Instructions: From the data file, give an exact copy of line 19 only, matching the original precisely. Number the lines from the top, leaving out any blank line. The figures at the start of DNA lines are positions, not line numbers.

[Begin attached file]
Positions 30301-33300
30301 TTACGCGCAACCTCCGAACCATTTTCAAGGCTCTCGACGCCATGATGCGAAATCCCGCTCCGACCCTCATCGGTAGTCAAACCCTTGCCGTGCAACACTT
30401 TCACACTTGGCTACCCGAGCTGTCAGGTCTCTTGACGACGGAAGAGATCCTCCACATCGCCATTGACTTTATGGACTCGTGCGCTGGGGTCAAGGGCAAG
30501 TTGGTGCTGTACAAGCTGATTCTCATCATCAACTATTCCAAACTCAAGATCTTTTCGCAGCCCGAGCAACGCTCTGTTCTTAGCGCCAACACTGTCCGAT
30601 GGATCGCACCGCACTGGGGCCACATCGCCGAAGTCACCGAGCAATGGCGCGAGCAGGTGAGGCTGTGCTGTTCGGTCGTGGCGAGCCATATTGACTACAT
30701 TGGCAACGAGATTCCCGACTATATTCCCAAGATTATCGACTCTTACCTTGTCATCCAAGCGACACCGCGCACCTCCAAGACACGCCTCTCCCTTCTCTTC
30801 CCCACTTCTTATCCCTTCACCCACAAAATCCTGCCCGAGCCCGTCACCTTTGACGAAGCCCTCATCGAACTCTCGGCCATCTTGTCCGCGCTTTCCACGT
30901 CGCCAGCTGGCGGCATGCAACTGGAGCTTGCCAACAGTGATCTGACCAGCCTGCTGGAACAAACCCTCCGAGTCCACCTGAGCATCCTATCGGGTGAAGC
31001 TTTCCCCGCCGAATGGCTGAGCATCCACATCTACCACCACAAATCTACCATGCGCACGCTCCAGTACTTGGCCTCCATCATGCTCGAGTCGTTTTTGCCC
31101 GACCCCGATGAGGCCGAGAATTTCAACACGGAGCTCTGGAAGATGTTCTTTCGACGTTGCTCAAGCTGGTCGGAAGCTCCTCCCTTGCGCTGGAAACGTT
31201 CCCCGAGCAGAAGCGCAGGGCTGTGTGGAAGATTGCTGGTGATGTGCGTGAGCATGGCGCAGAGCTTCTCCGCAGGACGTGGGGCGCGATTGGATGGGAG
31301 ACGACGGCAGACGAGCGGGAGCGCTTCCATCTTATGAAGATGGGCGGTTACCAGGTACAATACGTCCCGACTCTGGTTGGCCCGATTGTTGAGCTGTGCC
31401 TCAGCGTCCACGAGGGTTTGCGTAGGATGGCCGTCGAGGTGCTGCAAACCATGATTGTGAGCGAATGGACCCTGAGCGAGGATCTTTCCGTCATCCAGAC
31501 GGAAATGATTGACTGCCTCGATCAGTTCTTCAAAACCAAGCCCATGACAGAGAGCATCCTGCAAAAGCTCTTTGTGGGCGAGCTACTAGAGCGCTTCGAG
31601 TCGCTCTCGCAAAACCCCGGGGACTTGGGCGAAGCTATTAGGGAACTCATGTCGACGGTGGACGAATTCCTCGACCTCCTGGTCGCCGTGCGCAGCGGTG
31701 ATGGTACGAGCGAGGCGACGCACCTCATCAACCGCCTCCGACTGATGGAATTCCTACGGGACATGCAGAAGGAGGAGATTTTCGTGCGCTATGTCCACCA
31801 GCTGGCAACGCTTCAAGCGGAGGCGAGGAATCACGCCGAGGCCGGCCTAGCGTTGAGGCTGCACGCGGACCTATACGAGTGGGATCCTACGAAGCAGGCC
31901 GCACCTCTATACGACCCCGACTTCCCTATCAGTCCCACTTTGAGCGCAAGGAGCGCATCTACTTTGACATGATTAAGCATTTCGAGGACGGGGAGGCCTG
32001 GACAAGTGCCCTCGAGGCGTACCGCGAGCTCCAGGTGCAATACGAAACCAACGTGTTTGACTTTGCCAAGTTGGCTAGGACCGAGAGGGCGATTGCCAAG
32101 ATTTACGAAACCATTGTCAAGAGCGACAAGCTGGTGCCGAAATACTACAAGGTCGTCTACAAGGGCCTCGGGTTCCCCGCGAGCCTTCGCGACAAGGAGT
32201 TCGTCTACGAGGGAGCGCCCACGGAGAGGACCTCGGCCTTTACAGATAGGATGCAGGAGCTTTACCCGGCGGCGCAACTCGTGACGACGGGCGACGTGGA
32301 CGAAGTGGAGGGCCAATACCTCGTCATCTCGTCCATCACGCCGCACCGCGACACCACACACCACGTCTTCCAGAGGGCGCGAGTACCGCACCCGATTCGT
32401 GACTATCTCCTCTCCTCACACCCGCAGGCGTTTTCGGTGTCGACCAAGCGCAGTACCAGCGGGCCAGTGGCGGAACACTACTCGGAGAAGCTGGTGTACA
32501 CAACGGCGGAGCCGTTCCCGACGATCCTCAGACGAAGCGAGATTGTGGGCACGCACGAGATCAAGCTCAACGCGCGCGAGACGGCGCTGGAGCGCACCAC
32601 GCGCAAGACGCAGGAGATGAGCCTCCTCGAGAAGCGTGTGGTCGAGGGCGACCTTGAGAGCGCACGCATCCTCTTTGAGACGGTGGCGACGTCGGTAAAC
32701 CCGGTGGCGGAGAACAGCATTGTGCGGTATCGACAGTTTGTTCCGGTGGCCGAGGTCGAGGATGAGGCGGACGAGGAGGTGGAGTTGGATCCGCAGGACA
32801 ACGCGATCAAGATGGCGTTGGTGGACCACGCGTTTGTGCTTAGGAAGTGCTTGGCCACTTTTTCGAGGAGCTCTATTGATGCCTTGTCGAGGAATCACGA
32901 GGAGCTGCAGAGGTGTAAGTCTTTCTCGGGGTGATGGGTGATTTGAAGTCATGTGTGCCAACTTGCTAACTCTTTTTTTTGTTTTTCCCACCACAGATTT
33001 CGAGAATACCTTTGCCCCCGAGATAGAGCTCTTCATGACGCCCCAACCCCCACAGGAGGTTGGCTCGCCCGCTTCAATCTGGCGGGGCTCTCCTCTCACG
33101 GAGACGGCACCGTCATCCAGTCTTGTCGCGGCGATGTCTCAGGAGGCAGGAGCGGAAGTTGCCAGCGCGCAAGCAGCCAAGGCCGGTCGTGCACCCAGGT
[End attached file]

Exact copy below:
32001 GACAAGTGCCCTCGAGGCGTACCGCGAGCTCCAGGTGCAATACGAAACCAACGTGTTTGACTTTGCCAAGTTGGCTAGGACCGAGAGGGCGATTGCCAAG